And from this platform he goes on, mind you, in 1974 to decry many things that could still be headlines in 2012.    How people are divorced from the production and making of food in their own homes (see here), How people are de-skilled and can purchase everything on the market, which leads to the frenetic need to work to pay for all this (another book written on this), How community ties have broken down because we can buy everything, how friendships are reinterpreted to include only the pleasant tasks, and require little sacrifice or true help.  (Moving parties might be the last vestiges of this).

Sad.  Read it and Weep.

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Braverman Part Deux: Science and Mechanization

Braverman gives a brief (less than 100 pages) history of science as it makes its way into the workplace.  The actual science, developed in laboratories funded by workplaces is started in Germany, who actively hired and supported scientists looking for solutions to problems which didn’t even exist yet.  The US takes their cue from German, but not immediately, only into the twentieth century do they really begin funding the company scientist; for example at GE.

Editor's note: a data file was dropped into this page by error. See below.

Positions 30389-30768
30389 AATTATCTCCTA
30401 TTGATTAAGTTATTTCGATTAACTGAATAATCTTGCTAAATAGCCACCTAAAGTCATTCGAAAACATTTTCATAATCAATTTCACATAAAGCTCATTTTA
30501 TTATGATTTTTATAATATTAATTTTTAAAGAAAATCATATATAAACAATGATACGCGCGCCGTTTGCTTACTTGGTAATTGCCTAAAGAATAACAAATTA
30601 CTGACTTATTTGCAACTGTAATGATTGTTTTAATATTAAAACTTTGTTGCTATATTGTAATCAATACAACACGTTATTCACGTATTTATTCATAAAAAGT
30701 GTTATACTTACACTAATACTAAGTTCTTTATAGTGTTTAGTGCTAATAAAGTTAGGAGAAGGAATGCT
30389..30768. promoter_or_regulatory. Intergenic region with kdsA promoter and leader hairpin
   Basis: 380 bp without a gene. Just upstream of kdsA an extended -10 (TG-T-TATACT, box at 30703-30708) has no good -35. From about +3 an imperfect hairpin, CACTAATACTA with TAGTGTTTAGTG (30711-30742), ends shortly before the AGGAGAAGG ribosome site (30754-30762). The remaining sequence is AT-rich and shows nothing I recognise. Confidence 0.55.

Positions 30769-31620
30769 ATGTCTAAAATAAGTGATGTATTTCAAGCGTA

Mechanization is added to the workplace in the wake of Taylor with the Gilbreths (of Cheaper by the Dozen fame; no, really). They break down the typical motions that workers go through each day, like bending or cutting, and develop ways to reduce the motions or time spent on each of these actions, thus making for a faster moving workp(l)ace.  From these ‘improvements’ managers are able to control the pace of work and to insist on faster work.

Technology begins to develop and enter the workplace in the form of machines that perform repetitive duties (cutting, lathing, sanding), but also require their laborers to perform repetitive duties maintaining them.  All this adds up to brainless machines, and brainless workers performing the same motions day in and day out.

Braverman analyzes that the skills required for these jobs are taken away from workers and placed first in the machines, but mostly in the engineers who design the machines, who constitute about 3 percent of the workforce at that time.  Everyone else is reduced to rote and skill-less tasks.

His analysis is elegant, and simultaneously engaging and depressing.

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A Depressing Quote from the Final Chapter of Labor and Monopoly Capital